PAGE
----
Prof. Jan Bosch
In last week’s post, I mentioned our framework describing the transformation that companies go through when going digital. I also discussed one of its four dimensions – the business model dimension. In this post, the focus is on the product upgrade dimension.
As shown in the figure, we’ve identified five steps or phases in the transformation from a traditional to a digital company. In the first stage, the company focuses on selling a physical product. It’s sold ‘as is’ and except for warranty issues, the company spends no time or resources on it once it has left the factory. The product may well include electronics and software, but these subsystems are treated in the same way as the mechanical parts.
Evolution of product upgrades as part of the digital transformation.
As a second step, many companies set out to offer their product as a service to certain customer segments. This often starts as a mechanism to expand the clientele. Especially potential customers that don’t need the product all the time or that have issues financing the capex may need a service offering in order to become customers. In this step, the company often starts to offer periodic upgrades to the product software – predominantly to protect itself from unwanted downsides. In service contracts, there typically are service level agreements (SLAs) and software upgrades can be used to decrease the risk of violating these SLAs and avoid the associated penalties.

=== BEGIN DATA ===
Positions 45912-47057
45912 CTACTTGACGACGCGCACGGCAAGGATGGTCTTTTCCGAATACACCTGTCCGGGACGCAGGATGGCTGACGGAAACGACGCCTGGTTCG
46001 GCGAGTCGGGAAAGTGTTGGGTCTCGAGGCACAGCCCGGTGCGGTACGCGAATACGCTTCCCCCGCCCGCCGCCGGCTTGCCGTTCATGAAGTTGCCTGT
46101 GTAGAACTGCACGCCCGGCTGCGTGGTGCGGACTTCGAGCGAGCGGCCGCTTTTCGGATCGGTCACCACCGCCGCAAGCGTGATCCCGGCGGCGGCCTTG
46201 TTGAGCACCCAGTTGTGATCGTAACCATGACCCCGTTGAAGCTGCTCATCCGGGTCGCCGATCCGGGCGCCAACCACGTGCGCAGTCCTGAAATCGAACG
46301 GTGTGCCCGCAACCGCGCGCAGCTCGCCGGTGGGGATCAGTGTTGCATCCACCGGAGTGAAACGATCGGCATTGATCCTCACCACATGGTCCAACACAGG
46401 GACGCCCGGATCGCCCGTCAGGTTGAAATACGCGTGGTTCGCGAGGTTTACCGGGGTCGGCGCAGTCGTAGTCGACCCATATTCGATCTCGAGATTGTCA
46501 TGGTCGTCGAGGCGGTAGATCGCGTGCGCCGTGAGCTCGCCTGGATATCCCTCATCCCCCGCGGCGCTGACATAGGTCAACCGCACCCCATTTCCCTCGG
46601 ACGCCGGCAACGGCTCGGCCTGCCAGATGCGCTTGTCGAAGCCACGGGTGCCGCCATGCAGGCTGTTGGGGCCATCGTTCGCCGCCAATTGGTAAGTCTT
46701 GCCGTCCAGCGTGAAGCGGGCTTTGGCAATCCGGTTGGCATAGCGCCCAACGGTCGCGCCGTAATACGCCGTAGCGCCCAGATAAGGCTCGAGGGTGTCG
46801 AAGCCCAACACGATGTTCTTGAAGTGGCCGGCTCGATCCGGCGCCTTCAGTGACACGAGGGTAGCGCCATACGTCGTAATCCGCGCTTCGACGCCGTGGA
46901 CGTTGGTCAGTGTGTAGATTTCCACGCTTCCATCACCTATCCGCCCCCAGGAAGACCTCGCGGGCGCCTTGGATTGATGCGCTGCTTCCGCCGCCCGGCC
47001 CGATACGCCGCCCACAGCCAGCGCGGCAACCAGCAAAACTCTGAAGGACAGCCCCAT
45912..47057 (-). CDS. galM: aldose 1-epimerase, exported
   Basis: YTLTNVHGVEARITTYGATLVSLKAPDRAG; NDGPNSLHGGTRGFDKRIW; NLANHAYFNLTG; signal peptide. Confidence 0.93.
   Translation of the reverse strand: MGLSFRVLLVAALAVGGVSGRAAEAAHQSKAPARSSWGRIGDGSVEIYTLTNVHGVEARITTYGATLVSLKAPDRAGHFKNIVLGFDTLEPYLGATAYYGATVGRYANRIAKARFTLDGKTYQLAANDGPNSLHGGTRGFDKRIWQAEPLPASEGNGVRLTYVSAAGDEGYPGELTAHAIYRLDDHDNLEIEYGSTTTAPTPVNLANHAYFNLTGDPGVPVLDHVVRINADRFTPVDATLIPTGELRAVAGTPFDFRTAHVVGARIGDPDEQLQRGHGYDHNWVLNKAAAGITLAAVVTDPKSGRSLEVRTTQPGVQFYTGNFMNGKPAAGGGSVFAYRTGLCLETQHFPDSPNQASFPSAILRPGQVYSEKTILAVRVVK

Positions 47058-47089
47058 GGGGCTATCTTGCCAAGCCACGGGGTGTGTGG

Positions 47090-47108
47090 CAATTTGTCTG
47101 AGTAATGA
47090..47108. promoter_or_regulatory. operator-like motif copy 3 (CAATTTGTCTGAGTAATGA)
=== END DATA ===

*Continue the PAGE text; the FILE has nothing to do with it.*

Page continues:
In the third step, the company has, from a business perspective, started to offer complementary services around the product. Frequently, the quality and appeal of these services can be improved if the core product has updated software functionality. In this case, the company upgrades the software in its products not only to protect from any downside issues, but also to create an upside in terms of additional revenue from complementary services. As a simple example, an automotive company may upgrade the software to provide an API for querying the location of a vehicle that can be used by complementary services to offer more relevant information for the context in which the vehicle and the driver may find themselves.
Finally, the concept of a physical product is completely replaced with its digital alter ego. In this case, all parts of the product can be upgraded on a periodic basis, with software being the most frequent and mechanics the least frequent. Even replacing the complete physical product is done as part of the continuous improvement of the digital product. As an example, although Apple most certainly makes the money on the physical product, from a user experience perspective, there’s a constantly improving experience that has small upward bumps when replacing the phone with a new model, but by and large, the improvement of the product is a continuous one.
Concluding, the digital transformation is a complex, multi-dimensional challenge that affects all parts of the company, including the way products get upgraded. Although this may seem like a technical challenge, it’s the business strategy that (should) drive the architecture and technology decisions that either allow for or prohibit the product upgrades discussed here. With business models increasingly moving from transactional to continuous, the product that’s being monetized by the business model needs to become continuous in terms of it constantly improving the user experience and value delivery to customers. One can’t exist without the other!